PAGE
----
In the finale, Laufenberg takes his biggest gamble yet, setting the song contest in modern day Cologne, on the Offenbach Platz outside the opera house. You might think that presenting the people of Cologne to the people of Cologne would require a good deal of tact. But then, they're a famously liberal lot and he doesn't feel any need to pander to them, instead presenting the crowd as a fairly proletarian rabble, but one with a great interest in the contest and its outcome. We get some reality TV type coverage, with the mastersiners introduced through a series of television trailers.
The actual contest seems almost a distraction from Laufenberg's applied narrative, and this is the one great weakness of the concept. He finds meaningful roles for Walther and Sachs in his scenario, but everybody else is expected to play out their parts as if this were a traditional production.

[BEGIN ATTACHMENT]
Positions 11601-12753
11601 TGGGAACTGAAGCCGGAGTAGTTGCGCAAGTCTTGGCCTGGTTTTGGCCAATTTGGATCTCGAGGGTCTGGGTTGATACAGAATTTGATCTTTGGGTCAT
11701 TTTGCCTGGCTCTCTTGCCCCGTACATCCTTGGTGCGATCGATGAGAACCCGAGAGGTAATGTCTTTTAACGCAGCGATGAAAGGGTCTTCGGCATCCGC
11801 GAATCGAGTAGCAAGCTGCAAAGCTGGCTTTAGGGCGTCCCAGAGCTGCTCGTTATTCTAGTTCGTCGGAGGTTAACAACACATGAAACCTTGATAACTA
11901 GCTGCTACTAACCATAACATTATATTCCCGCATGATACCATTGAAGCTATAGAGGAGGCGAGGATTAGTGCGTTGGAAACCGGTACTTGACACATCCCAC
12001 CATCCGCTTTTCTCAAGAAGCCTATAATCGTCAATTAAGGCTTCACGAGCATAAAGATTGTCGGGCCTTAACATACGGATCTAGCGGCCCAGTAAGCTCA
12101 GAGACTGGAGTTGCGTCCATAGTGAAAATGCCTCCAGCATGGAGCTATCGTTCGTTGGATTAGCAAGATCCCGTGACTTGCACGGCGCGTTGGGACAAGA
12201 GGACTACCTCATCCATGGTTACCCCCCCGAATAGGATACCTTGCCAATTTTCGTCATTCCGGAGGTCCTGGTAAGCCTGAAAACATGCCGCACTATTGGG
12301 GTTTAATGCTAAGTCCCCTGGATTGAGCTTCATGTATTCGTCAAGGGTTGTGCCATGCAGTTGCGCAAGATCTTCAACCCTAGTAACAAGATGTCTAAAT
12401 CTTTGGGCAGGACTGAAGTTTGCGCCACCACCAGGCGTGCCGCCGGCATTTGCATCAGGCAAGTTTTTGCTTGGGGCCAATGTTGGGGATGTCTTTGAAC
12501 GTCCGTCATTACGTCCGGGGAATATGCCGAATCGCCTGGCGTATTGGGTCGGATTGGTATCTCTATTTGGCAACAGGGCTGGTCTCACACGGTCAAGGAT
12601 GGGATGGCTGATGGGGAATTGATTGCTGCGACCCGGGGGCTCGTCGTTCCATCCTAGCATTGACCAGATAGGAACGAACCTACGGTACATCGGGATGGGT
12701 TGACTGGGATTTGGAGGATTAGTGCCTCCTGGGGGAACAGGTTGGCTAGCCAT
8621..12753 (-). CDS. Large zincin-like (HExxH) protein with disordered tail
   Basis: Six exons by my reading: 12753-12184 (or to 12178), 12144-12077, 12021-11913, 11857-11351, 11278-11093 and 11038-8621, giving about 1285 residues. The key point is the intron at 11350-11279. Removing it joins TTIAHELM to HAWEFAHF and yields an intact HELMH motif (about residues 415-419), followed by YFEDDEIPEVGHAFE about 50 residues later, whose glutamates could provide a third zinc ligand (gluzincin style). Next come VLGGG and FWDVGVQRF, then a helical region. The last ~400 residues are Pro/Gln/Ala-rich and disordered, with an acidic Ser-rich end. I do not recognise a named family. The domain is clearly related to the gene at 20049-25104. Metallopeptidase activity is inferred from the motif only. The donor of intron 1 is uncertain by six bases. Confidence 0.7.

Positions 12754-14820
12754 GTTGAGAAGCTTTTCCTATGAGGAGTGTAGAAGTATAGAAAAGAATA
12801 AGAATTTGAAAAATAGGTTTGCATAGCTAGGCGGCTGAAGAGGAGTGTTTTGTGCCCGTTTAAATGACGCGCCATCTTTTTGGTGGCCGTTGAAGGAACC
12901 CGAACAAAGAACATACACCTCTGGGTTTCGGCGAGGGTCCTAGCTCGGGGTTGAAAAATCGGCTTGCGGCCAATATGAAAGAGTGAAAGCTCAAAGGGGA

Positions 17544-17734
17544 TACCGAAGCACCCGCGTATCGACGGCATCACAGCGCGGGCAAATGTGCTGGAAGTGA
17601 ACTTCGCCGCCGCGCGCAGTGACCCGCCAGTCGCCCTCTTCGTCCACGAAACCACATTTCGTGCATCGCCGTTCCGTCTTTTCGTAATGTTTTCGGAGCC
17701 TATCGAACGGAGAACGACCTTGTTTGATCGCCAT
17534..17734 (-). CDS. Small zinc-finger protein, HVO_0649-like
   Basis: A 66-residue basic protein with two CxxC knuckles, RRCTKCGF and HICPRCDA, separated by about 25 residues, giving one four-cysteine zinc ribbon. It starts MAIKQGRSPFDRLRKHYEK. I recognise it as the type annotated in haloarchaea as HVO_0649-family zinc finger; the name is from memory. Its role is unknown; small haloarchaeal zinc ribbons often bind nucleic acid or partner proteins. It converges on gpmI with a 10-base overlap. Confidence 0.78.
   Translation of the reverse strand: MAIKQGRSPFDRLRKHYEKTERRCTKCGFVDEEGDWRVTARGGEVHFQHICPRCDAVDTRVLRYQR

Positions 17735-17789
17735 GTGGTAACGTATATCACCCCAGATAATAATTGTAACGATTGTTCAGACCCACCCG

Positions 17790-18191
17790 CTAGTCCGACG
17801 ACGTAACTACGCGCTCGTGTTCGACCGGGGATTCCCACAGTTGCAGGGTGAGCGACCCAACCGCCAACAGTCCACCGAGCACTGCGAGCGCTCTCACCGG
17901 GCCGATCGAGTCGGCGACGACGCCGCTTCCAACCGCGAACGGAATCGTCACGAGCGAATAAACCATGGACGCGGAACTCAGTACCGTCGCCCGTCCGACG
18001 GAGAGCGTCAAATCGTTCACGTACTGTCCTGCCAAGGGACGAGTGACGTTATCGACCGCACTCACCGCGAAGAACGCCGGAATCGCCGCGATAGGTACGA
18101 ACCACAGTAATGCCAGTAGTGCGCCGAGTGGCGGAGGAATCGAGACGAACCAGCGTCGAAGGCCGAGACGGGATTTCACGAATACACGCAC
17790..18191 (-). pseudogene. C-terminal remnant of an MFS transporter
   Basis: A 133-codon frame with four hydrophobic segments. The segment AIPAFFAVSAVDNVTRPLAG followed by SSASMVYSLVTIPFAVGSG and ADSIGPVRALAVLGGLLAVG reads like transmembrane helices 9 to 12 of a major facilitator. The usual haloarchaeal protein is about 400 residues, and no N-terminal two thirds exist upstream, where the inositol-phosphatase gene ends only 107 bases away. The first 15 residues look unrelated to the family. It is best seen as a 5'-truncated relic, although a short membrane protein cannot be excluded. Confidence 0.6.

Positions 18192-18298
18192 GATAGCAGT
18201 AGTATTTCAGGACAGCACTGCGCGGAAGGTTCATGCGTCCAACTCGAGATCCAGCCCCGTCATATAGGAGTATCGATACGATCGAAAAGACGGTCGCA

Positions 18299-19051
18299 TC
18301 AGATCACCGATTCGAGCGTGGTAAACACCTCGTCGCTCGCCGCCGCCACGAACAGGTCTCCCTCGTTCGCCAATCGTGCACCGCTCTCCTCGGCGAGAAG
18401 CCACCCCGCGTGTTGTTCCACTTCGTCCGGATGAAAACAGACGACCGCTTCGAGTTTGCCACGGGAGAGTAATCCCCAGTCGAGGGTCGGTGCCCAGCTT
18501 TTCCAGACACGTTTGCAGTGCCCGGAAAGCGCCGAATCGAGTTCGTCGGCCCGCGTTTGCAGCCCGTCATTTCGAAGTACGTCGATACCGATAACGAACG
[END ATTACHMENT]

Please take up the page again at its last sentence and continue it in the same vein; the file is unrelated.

Predictably, the crucial point for Laufenberg's reading is Sach's concluding oration. By now, it has become clear that the German values that the mastersingers uphold are defined by history as much as by tradition. When Sachs implores Walther to respect his German masters, the screen behind show images ranging from Durer to Bueys, with Stockhausen and even Jimi Hendrix thrown in.